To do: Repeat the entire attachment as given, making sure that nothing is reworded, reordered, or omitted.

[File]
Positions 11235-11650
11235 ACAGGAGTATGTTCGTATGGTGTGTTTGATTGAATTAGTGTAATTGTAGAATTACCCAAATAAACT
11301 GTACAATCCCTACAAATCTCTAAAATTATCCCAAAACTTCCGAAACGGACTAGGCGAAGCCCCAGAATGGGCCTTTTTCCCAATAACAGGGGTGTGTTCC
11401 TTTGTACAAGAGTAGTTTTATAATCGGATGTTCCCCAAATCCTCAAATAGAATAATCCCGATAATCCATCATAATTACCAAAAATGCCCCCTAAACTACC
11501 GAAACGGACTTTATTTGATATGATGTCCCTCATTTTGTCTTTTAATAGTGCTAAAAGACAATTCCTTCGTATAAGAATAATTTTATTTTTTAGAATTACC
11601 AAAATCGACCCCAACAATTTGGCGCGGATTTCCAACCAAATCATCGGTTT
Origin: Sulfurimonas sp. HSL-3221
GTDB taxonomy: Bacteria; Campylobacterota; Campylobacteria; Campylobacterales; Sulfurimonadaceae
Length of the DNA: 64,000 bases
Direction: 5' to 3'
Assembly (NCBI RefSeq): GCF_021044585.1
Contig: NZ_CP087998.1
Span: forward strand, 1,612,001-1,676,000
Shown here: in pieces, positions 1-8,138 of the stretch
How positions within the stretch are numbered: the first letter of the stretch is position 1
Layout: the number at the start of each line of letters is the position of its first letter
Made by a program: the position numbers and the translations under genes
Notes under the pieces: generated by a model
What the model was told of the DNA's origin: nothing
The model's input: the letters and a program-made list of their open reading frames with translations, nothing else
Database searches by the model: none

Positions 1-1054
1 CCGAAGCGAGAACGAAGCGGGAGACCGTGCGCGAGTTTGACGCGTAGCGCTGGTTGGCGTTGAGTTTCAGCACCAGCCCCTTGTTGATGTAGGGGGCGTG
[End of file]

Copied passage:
Positions 11235-11650
11235 ACAGGAGTATGTTCGTATGGTGTGTTTGATTGAATTAGTGTAATTGTAGAATTACCCAAATAAACT
11301 GTACAATCCCTACAAATCTCTAAAATTATCCCAAAACTTCCGAAACGGACTAGGCGAAGCCCCAGAATGGGCCTTTTTCCCAATAACAGGGGTGTGTTCC
11401 TTTGTACAAGAGTAGTTTTATAATCGGATGTTCCCCAAATCCTCAAATAGAATAATCCCGATAATCCATCATAATTACCAAAAATGCCCCCTAAACTACC
11501 GAAACGGACTTTATTTGATATGATGTCCCTCATTTTGTCTTTTAATAGTGCTAAAAGACAATTCCTTCGTATAAGAATAATTTTATTTTTTAGAATTACC
11601 AAAATCGACCCCAACAATTTGGCGCGGATTTCCAACCAAATCATCGGTTT
Origin: Sulfurimonas sp. HSL-3221
GTDB taxonomy: Bacteria; Campylobacterota; Campylobacteria; Campylobacterales; Sulfurimonadaceae
Length of the DNA: 64,000 bases
Direction: 5' to 3'
Assembly (NCBI RefSeq): GCF_021044585.1
Contig: NZ_CP087998.1
Span: forward strand, 1,612,001-1,676,000
Shown here: in pieces, positions 1-8,138 of the stretch
How positions within the stretch are numbered: the first letter of the stretch is position 1
Layout: the number at the start of each line of letters is the position of its first letter
Made by a program: the position numbers and the translations under genes
Notes under the pieces: generated by a model
What the model was told of the DNA's origin: nothing
The model's input: the letters and a program-made list of their open reading frames with translations, nothing else
Database searches by the model: none

Positions 1-1054
1 CCGAAGCGAGAACGAAGCGGGAGACCGTGCGCGAGTTTGACGCGTAGCGCTGGTTGGCGTTGAGTTTCAGCACCAGCCCCTTGTTGATGTAGGGGGCGTG